Alison Stone

by Alison Stone

Blood test. Doctor on the phone. The cold.
Emily’s zero at the bone. That cold.

The child forced to choose&emdash;which parent to
become, which to betray. Two paths. One cold.

My heart&emdash;eight ounces of muscle holding
maiden eagerness. A mother’s grief. Crone cold.

Community. Connection. Love. Still,
at the end, private pain. Our own cold.

Wolves’ howl for the forest, logged to stumps.
Their ribs obvious as money, eyes monotone cold.

What do these have in common&emdash;politics,
angel wings, lovers’ lies, ice cream cone?

Of course the dead visit. We left them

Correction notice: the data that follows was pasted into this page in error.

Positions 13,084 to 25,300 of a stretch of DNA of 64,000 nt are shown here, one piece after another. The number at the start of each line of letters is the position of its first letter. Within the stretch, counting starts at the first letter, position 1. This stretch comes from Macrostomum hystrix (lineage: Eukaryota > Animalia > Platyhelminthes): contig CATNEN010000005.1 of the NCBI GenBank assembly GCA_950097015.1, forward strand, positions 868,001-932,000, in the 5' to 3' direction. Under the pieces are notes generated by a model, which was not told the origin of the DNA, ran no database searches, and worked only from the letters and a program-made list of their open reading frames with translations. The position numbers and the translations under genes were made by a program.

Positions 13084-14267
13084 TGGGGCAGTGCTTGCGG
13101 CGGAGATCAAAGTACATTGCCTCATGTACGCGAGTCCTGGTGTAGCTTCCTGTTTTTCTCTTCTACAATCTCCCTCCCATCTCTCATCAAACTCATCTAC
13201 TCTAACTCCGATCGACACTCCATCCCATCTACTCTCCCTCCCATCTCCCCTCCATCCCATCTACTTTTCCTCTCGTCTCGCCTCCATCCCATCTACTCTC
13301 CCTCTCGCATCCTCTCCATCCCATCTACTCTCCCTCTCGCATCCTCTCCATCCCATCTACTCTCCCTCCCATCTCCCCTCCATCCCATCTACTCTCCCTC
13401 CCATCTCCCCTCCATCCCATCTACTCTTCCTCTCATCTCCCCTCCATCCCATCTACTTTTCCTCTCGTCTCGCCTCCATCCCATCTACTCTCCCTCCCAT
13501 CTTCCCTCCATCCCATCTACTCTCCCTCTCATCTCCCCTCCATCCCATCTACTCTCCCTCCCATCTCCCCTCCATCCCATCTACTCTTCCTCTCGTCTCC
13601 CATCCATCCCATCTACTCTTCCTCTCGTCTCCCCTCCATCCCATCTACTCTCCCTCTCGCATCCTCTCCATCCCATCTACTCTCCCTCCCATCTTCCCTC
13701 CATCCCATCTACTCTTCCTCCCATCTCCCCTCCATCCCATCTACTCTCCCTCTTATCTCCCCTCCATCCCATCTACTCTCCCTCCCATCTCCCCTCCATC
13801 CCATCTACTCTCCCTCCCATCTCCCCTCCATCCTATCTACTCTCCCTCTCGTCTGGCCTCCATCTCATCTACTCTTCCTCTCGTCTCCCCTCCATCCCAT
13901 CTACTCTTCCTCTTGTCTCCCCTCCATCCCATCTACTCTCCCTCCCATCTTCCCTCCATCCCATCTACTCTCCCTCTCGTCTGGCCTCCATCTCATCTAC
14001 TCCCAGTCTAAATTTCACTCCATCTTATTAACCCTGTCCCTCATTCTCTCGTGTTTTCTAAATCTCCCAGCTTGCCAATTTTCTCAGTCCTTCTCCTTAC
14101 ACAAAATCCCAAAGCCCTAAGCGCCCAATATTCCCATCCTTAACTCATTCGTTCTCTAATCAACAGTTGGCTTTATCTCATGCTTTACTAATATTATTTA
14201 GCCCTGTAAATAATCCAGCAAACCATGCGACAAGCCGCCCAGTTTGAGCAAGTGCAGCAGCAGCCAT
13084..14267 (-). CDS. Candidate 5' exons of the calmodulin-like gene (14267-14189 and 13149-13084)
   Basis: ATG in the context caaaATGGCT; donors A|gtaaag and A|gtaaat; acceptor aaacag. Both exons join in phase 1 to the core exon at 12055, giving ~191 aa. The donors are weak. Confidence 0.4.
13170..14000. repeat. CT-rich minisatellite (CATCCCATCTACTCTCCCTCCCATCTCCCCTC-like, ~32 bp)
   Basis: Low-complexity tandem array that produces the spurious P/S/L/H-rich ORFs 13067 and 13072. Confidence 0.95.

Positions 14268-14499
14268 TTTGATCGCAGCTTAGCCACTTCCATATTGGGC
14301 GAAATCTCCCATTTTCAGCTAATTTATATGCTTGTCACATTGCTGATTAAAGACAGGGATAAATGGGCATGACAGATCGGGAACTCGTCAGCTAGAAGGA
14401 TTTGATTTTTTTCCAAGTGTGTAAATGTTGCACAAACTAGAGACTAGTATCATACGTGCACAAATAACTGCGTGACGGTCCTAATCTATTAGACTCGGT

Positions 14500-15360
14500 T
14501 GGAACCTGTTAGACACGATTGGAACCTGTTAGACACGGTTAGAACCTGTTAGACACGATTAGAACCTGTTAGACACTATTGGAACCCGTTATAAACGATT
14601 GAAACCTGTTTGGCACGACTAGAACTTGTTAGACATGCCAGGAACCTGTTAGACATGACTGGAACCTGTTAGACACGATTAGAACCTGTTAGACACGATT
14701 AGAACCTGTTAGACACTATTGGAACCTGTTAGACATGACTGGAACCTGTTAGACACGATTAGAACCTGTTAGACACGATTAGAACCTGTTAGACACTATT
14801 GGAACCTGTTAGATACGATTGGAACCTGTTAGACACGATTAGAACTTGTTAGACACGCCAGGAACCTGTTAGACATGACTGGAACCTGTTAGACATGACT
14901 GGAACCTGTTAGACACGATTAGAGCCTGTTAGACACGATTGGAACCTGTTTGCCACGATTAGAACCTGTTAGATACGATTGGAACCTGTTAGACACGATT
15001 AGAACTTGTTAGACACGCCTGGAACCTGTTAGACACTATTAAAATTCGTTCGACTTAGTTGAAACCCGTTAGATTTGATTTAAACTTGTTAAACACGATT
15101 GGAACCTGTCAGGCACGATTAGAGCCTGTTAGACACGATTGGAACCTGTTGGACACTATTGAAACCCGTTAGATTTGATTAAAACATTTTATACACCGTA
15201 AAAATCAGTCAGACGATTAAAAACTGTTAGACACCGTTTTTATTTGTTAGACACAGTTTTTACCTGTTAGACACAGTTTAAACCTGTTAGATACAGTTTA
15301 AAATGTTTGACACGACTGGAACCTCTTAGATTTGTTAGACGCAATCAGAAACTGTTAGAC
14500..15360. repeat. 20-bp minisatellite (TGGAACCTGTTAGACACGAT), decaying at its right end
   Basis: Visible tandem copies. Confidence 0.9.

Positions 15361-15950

boxed up and buried, alone in the cold.

My aim is true, you croon with your back turned.
Your voice smoky, baritone, cold.


Published in Cider Press Review, Volume 19, Issue 4.

Alison StoneAlison Stone has published five poetry collections, including Ordinary Magic, (NYQ Books, 2016), Dangerous Enough (Presa Press 2014), and They Sing at Midnight, which won the 2003 Many Mountains Moving Poetry Award. She has been awarded Poetry’s Frederick Bock Prize and New York Quarterly’s Madeline Sadin award. A licensed psychotherapist, she has private practices in NYC and Nyack.

See all items about Alison Stone

Visit Alison Stone’s contributors page.

Leave a Reply